> Issue 37
The german magazine for qigong and taijiquan

Issue 37 – 3/2009

Retaining the wholeness
Qigong is part of Chinese culture, not of medicine

By Foen Tjoeng Lie

In order to counter the generally noticeable trend of regarding Qigong as part of Chinese
medicine, Foen Tjoeng Lie here cites various arguments in favour of its independent
status. These are derived from the various goals of individual Qigong categories, from current practice and from the tradition, and from current training programmes in TCM. His aim here is not to question the health-promoting effect of Qigong, but rather to illuminate its additional possibilities.


Letting go of the ego
Interview with Wee Kee Jin

By Hella Ebel

In Germany Wee Kee Jin is one of the best known teachers from the tradition of Zheng
Manqing. As a direct student of Huang Xiangxian he learned both Taijiquan and Baihequan, White Crane Gongfu. In this interview with his long-standing student Hella Ebel he talked about how he came to Taijiquan and his time learning from Huang Xiangxian and also about the long-term process of development involved in learning Taiji.


The harmony of antagonistic forces
The transformational phase Metal

By Joachim Stuhlmacher

Continuing on from his article on the transformational phase »Fire« in our previous issue, Joachim Stuhlmacher now turns his attention to the transformational phase »Metal« and its energetic effects on man. The focus here is on the exchange with the cosmos both through the breath/lungs and through expulsion through the large intestine.


Developing essential strength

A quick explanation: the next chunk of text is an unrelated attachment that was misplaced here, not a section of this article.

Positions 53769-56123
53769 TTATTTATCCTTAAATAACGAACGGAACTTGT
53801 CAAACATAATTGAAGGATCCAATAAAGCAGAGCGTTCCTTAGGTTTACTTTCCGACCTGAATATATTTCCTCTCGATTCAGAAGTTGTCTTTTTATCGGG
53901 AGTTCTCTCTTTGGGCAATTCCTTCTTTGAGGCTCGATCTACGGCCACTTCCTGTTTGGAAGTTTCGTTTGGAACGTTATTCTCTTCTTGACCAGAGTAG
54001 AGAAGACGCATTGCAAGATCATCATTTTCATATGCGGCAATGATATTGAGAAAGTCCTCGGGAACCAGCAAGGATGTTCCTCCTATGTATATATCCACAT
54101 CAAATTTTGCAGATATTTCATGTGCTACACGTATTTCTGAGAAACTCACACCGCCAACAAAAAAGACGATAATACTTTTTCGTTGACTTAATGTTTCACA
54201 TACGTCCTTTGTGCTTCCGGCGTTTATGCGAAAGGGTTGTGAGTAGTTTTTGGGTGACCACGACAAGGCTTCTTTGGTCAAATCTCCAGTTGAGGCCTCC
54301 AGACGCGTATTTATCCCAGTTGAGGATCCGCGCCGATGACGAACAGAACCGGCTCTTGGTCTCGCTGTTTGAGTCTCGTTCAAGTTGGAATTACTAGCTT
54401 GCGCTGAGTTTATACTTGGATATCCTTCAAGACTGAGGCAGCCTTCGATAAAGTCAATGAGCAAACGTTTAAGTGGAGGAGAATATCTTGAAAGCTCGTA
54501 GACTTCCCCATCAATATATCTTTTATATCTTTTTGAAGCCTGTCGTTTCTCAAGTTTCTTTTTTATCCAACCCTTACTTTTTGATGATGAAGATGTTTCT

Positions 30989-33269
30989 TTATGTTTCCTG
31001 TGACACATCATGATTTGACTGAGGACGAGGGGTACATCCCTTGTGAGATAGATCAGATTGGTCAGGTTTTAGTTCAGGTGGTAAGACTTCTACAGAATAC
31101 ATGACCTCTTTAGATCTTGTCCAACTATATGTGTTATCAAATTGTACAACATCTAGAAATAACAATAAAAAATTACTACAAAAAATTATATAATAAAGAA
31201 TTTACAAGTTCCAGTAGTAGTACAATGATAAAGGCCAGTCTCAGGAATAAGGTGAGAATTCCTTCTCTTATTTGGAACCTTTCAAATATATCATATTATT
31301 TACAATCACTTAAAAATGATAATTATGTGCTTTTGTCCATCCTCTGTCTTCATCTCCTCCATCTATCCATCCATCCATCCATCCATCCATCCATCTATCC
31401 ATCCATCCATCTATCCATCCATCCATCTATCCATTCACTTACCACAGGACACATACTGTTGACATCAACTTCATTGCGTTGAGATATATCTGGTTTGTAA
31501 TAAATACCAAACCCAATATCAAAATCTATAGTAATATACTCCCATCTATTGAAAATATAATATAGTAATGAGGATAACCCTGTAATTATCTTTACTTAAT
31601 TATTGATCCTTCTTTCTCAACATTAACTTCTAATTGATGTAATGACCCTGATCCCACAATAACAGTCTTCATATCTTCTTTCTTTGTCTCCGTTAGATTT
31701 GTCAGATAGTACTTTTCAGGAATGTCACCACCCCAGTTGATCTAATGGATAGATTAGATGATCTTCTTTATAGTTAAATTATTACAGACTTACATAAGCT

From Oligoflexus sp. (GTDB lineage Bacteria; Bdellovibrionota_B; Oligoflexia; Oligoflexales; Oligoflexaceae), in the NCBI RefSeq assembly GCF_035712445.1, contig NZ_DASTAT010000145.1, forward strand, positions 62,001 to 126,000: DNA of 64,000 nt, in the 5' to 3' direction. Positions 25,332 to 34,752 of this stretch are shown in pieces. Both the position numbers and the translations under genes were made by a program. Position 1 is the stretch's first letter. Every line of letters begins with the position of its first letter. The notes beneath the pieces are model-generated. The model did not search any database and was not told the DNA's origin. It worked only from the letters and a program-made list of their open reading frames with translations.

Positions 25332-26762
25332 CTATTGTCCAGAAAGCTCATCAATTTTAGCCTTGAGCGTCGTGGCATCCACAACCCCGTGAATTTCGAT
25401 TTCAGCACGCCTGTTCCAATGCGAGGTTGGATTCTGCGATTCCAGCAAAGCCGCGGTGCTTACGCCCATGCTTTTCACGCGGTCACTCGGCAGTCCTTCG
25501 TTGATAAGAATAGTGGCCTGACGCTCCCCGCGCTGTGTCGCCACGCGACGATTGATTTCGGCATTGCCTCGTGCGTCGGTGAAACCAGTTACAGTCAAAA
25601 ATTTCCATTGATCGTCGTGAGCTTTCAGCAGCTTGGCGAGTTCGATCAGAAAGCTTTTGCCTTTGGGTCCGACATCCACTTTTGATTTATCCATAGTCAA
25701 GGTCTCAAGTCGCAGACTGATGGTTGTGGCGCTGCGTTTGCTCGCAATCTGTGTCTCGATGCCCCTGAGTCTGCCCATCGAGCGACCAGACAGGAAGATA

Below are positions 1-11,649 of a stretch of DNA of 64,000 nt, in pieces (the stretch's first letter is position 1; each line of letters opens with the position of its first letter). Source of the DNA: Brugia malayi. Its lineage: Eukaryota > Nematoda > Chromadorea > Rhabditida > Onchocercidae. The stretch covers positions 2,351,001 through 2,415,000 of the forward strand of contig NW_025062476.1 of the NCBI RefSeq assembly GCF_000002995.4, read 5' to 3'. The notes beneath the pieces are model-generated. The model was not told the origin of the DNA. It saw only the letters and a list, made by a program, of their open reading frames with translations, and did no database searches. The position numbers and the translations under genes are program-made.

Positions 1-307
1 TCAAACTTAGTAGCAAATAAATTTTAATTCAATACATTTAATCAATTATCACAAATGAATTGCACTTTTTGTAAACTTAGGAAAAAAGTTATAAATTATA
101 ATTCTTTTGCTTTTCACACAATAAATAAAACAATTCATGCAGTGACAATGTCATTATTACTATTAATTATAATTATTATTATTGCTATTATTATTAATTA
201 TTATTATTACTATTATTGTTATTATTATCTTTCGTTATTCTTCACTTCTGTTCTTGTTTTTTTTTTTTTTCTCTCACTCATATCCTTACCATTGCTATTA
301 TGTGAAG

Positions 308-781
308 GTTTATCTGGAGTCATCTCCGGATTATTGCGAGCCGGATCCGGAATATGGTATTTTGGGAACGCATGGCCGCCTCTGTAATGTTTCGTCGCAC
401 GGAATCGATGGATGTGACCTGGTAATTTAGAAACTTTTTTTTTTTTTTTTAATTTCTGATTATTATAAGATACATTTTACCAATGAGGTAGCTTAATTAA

A biomechanical approach to Taijiquan

By Frieder Anders

The inner strength known as Jin forms a central aspect in Taijiquan, and this regularly raises the question of how this strength can be developed. Frieder Anders describes the biomechanical prerequisites which, in his view, enable Jin to develop in movements. Essential aspects here are the upright posture and the correct shifting of the body weight through one leg, which generates the ground reaction force as an antagonistic force to gravity.


The Qigong phenomenon
Emergence, development and role within the state policies of the People’s Republic of China

By David Weis

Although Qigong is based on tradition thousands of years old, it first emerged in its current form and great popularity in the second half of the last century. Since the 1960s and above all from the 1980s onwards, various forms of Qigong have spread within the People’s Republic of China in a totally new manner. David Weis describes the conditions enabling this movement and how these relate to the political framework conditions at various times, which folowing the Cultural Revolution initially promoted the spread of Qigong and from the late 1990s
onwards led to its restriction and increasing regulation.


Food, glorious food
By Wang Ning

Food occupies a primary position in Chinese culture. The characters for the mouth, for food and for eating permeate a great deal of the language and of life in general. Eating well and generously is seen as the epitome of prosperity.